Jean-Marie Meier, Henri Servaes, 18 January 2021

Governments and central banks worldwide have reacted to COVID-19 with unparalleled emergency measures, including bailouts. One key objective of these emergency measures was to prevent fire sales and the externalities associated with them. Based on 31 years of data on fire sales of real assets, this column documents that there is an underappreciated ‘bright side to fire sales’ in the form of gains to buyers. Furthermore, the negative externalities of fire sales for customers or suppliers, for instance, appear limited. These findings indicate that the welfare losses associated with fire sales are smaller than previously thought, thereby raising doubts about the merits of bailouts to prevent them.

John Fell, Francesco Mazzaferro, Richard Portes, Eric Schaanning, 11 September 2020

On 23 July 2020, the European Systemic Risk Board published a technical note summarising the findings of a cross-sectoral, top-down analysis that sought to quantify the aggregate potential impact of large-scale corporate bond downgrades. This column summarises the main findings of the exercise, provides a rationale for such analyses, and suggests repeating such system-wide exercises regularly and on a global level to uncover vulnerable links and improve institutions’ own risk management. 

Jiangze Bian, Zhiguo He, Kelly Shue, Hao Zhou, 09 December 2018

Excessive leverage and subsequent deleveraging-induced fire sales have been major contributors in past financial crises. This column explores the behaviour of two types of margin investors– brokerage-financed and shadow-financed – during a tumultuous period for the Chinese stock market. Results show that for accounts with exposure to fire sale risk, shadow-financed accounts account for a much higher proportion of the total stock market capitalisation than brokerage-financed accounts.


The objective of this course is to present empirical applications (as well as the research methodologies) of relevant questions for both banking theory and policy, mainly related to Systemic Risk, Crises, Monetary Policy and Risk taking behaviour. An important objective is to understand scientific papers in empirical banking; to accomplish this objective, emphasis is placed on illustrating research methodologies used in empirical banking and learning the application of these methodologies to selected topics, such as:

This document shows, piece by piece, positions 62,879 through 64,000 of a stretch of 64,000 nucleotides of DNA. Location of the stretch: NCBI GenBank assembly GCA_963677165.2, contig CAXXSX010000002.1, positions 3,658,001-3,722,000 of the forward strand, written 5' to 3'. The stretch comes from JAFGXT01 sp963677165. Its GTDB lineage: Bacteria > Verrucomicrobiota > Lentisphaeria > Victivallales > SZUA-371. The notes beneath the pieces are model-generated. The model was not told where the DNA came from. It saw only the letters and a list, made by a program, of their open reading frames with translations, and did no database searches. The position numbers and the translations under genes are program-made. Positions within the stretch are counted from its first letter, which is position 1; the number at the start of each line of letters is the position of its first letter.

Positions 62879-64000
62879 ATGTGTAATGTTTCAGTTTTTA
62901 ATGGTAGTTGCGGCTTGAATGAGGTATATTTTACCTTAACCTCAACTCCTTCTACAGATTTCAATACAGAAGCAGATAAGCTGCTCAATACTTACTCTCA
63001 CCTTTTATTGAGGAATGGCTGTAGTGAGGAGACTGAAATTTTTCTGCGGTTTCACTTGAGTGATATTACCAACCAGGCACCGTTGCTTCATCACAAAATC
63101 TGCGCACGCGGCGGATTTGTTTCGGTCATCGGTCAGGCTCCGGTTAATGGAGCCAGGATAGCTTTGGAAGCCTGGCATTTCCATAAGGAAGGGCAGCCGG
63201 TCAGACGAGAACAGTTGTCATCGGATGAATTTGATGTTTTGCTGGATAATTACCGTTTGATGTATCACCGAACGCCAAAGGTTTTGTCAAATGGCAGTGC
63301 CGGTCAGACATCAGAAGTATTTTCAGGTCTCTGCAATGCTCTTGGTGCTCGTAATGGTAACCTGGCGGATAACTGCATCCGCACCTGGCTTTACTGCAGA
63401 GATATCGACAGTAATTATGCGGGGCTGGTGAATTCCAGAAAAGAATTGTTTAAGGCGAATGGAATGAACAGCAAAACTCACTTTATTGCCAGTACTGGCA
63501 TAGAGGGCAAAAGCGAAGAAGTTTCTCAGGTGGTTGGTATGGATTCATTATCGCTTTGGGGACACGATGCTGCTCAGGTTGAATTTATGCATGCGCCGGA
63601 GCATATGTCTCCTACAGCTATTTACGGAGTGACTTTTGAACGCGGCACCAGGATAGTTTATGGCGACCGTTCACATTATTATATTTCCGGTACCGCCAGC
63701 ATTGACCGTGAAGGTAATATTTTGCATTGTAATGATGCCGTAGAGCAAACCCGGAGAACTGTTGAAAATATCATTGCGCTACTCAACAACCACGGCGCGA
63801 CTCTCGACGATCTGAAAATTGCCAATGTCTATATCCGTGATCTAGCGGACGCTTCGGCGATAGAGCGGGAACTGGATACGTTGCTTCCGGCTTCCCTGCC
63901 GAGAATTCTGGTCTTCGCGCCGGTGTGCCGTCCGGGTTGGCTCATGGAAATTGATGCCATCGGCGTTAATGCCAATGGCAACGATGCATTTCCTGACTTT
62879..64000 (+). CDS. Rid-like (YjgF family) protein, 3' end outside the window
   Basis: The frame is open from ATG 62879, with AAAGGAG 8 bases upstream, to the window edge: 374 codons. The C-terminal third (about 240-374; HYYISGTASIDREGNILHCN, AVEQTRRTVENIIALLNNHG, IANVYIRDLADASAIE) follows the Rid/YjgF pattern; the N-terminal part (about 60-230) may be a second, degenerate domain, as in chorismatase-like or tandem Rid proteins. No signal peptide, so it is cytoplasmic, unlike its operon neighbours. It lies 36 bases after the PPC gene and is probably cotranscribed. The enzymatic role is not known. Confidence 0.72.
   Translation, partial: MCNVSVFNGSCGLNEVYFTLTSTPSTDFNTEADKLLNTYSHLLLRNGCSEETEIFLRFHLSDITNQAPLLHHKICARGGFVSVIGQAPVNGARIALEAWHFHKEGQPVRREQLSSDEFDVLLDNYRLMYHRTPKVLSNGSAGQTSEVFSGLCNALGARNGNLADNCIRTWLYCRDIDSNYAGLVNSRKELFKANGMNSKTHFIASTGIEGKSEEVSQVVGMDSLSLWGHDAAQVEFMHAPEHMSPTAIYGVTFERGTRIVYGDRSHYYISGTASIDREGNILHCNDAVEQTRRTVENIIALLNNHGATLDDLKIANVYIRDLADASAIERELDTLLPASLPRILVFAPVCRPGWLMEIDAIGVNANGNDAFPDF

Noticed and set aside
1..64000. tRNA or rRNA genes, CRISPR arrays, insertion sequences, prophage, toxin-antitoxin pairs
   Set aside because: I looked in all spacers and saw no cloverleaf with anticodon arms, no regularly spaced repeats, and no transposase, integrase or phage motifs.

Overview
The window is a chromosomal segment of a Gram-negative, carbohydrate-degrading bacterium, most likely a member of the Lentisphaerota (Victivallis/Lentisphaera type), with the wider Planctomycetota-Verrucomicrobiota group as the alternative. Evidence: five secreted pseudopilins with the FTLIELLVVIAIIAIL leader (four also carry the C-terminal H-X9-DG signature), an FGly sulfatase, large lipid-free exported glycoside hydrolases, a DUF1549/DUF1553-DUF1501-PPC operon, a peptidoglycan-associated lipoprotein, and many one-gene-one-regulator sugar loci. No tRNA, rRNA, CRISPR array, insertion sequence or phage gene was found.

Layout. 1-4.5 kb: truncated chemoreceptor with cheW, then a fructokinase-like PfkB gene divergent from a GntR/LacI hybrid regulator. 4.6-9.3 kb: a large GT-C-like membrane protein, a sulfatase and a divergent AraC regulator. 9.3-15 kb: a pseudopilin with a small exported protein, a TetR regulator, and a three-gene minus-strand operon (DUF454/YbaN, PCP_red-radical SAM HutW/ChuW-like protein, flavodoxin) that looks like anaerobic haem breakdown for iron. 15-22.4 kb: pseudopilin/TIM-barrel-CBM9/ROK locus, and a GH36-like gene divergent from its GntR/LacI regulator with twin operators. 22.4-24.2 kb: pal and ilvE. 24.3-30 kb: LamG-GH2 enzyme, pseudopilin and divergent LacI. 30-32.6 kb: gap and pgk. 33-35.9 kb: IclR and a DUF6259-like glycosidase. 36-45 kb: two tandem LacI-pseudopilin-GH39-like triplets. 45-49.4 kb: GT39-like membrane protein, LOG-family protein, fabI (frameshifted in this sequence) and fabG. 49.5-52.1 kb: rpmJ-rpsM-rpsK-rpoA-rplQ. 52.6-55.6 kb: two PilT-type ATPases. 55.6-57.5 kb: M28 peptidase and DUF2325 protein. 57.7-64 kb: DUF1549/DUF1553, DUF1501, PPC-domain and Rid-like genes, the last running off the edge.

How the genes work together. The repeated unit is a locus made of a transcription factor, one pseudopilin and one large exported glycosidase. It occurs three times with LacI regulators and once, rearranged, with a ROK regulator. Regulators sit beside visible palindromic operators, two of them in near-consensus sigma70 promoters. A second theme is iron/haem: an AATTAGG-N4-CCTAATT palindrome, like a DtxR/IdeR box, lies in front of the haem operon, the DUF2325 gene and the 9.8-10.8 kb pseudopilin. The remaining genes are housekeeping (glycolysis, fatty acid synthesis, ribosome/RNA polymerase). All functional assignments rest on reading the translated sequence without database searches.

- Securities and credit registers; large datasets

- Fire sales, runs, market and funding liquidity, systemic risk

- Risk-taking and credit channels of monetary policy

- Moral hazard vs. behavioral based risk-taking

- Secular stagnation, banking and debt crises

- Interbank globalization, contagion, emerging markets, policy

Giovanni Favara, Mariassunta Giannetti, 24 April 2015

During financial crises, fire sales (or forced asset sales) could further aggravate the financial fragility. However, evidence on why agents do not take actions to avoid collateral liquidation is scant. This column uses data on foreclosures and house prices from the US housing crisis to present new evidence on the issue. The authors argue that lenders with a large share of outstanding mortgages internalise the negative spillovers of liquidation. Thus, they might be more likely to renegotiate and avoid price-default spirals. 

Xavier Vives, 22 December 2014

Banking has recently proven much more fragile than expected. This column argues that the Basel III regulatory response overlooks the interactions between different kinds of prudential policies, and the link between prudential policy and competition policy. Capital and liquidity requirements are partially substitutable, so an increase in one requirement should generally be accompanied by a decrease in the other. Increased competitive pressure calls for tighter solvency requirements, whereas increased disclosure requirements or the introduction of public signals may require tighter liquidity requirements.


CEPR Policy Research